2. Instead of starting from the position of seeking to solve the problem of anti-Western actions and rhetoric from Turkey’s political leaders, the U.S. should define clearly first for itself what its core interests and values are in its relationship with Turkey, and then articulate policies to achieve these interests, including by taking measures with Turkey to enforce those interests and values if they are threatened or violated.
  3. I believe the U.S. has a long-term, strategic interest in Turkey being a stable state based on the rule of law, in which political and ethnic minorities enjoy fundamental rights, including the ability to participate fully in political processes. I believe this strategic interest is of equal importance to the immediate interest of keeping Turkey in NATO. While the U.S. cannot make Turkey into such a state, this should be a key pillar of any U.S. strategic vision for the Middle East, and one that can be supported through measures taken now.

 

  • First, the U.S. should consider the use of additional instruments, including global Magnitsky sanctions on Turkish officials responsible for grave human rights violations. Congress should make use of its lawful role in forwarding such cases and requesting the State Department’s official review of evidence. The compilation of such cases will play an important role in any future transition in Turkey towards a more just and inclusive regime.
  • Second, both Congress and the State Department should provide funding for human rights defenders, civil society activists, and journalists in Turkey. Statements of support are welcome, but Congress should take the next step. Congress should create a special fund for Turkish civil society and independent media, and make a priority support for the tens of millions of Turkish citizens who see the country’s future as a democratic state under the rule of law.
  • Third, the United States should make clear that the following items are not up for transaction in the U.S.-Turkey relationship:
    • The rule of law in the United States. Attempts to change the outcome of judicial processes in the United States with disregard for normal diplomatic and legal channels, as has occurred with the hiring of American lobbyists on behalf of Reza Zarrab and the attempt to make the extradition of Fethullah Gülen a political and not an evidentiary issue, will damage the U.S.-Turkey relationship. Similarly, if Turkish officials flout U.S. law, they will face criminal prosecution. The prosecution of Reza Zarrab and Turkish officials for the flagrant violation of the sanctions regime on Iran is an important signal that violations of U.S. laws will be punished. On a lesser scale but also important is the prosecution of individuals and presidential bodyguards who assaulted protesters at Sheridan Circle in May. The Van Hollen amendment to the Senate subcommittee on State, Foreign Operations and Related Programs (SFOPS) reinforces this principle by underscoring that such criminal actions may affect U.S. support and cooperation with Turkey.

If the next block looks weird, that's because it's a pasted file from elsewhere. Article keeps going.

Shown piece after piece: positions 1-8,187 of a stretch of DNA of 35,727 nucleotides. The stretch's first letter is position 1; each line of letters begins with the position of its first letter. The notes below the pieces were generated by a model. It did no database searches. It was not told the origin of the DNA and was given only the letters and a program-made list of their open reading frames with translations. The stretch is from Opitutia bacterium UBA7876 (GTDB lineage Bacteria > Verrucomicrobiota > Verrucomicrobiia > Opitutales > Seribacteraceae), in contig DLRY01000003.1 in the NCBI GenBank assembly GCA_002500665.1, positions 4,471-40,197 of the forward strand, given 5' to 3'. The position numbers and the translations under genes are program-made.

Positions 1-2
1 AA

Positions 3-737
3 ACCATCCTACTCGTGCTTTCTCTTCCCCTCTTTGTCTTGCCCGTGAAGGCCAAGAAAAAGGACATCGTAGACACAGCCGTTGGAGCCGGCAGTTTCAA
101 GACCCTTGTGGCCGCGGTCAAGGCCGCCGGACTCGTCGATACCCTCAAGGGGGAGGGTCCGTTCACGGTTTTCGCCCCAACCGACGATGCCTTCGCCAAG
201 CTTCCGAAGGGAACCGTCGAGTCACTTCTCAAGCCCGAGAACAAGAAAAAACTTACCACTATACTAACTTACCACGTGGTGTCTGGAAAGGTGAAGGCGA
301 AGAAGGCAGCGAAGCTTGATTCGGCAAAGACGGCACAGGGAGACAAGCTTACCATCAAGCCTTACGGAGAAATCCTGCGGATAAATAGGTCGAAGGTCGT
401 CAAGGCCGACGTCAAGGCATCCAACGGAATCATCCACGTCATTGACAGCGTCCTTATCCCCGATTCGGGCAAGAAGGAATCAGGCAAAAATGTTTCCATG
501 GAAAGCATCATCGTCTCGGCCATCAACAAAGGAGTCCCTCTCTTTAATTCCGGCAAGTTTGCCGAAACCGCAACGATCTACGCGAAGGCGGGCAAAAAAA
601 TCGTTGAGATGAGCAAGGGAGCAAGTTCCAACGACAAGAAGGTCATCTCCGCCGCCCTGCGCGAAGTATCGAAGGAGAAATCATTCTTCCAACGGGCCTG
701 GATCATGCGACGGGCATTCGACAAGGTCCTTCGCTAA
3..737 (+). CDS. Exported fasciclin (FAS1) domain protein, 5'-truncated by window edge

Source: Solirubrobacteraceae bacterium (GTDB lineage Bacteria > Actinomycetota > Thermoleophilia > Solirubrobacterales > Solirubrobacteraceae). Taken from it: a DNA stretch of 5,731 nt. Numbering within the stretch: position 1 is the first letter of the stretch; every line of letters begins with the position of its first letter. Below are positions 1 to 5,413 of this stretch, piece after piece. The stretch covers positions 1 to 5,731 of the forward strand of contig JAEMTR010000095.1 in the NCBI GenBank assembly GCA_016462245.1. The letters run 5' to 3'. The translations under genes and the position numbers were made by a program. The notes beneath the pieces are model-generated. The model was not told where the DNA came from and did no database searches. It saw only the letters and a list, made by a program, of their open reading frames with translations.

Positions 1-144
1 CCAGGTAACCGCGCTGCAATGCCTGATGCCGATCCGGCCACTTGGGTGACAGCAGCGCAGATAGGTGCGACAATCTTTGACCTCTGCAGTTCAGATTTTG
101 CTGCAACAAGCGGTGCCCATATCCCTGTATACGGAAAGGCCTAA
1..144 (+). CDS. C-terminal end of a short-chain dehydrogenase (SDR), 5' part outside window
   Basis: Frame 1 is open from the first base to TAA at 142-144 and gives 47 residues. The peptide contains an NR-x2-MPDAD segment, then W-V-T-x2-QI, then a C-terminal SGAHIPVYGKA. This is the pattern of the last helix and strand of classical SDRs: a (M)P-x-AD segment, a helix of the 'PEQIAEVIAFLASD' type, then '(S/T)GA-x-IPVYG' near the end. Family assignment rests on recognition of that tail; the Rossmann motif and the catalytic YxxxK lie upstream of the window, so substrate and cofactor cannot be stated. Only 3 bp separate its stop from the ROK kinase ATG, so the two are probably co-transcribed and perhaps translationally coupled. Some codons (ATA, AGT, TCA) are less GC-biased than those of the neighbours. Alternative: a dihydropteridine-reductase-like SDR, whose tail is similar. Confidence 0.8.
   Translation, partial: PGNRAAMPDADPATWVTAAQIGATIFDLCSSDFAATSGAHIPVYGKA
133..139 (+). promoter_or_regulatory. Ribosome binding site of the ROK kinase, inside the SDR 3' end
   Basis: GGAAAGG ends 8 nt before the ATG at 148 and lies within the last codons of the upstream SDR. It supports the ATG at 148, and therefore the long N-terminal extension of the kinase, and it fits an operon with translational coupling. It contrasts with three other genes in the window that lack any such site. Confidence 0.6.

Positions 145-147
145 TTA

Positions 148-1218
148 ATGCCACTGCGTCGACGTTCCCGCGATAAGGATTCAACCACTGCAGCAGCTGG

• American citizens and employees of the U.S. government. The U.S. will protect its citizens accused of crimes overseas, and insist on both consular access to them and access for them to lawyers of their choosing. If it concludes the detention of an American citizen is not based on a legitimate criminal accusation, it should sanction officials responsible for their detention. This is why the Lankford-Shaheen amendment to SFOPS is a good idea. The U.S. should also stress that the offensive conspiracy theory put forward by prosecutors and pro-government media about former State Department official Henri Barkey will have consequences for bilateral relations, and make clear it will protect its employees, including non-Americans, from undue and illegitimate criminal prosecution. The continuing detention of two of our foreign service nationals should result in the continuation of visa restrictions and other punitive measures as needed. Congress should also request sanctions against individual officials responsible for the illegitimate detention of U.S. employees.

 

These are practical recommendations for strengthening U.S. Turkey policy, but they are not a magic bullet. We should prepare ourselves for a very rocky short-term relationship, and take the necessary measures to protect the U.S.’s core interests.

The U.S.-Turkey relationship is of great consequence. It is my hope that the U.S. will stand with the many Turkish citizens working for true democracy and rule of law in Turkey, and that circumstances will one day improve to allow the bilateral relationship to return to a less tense basis.

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This is the full text of Freedom House expert Nate Schenkkan's testimony to the Commission on Security and Cooperation in Europe on Nov. 15, 2017.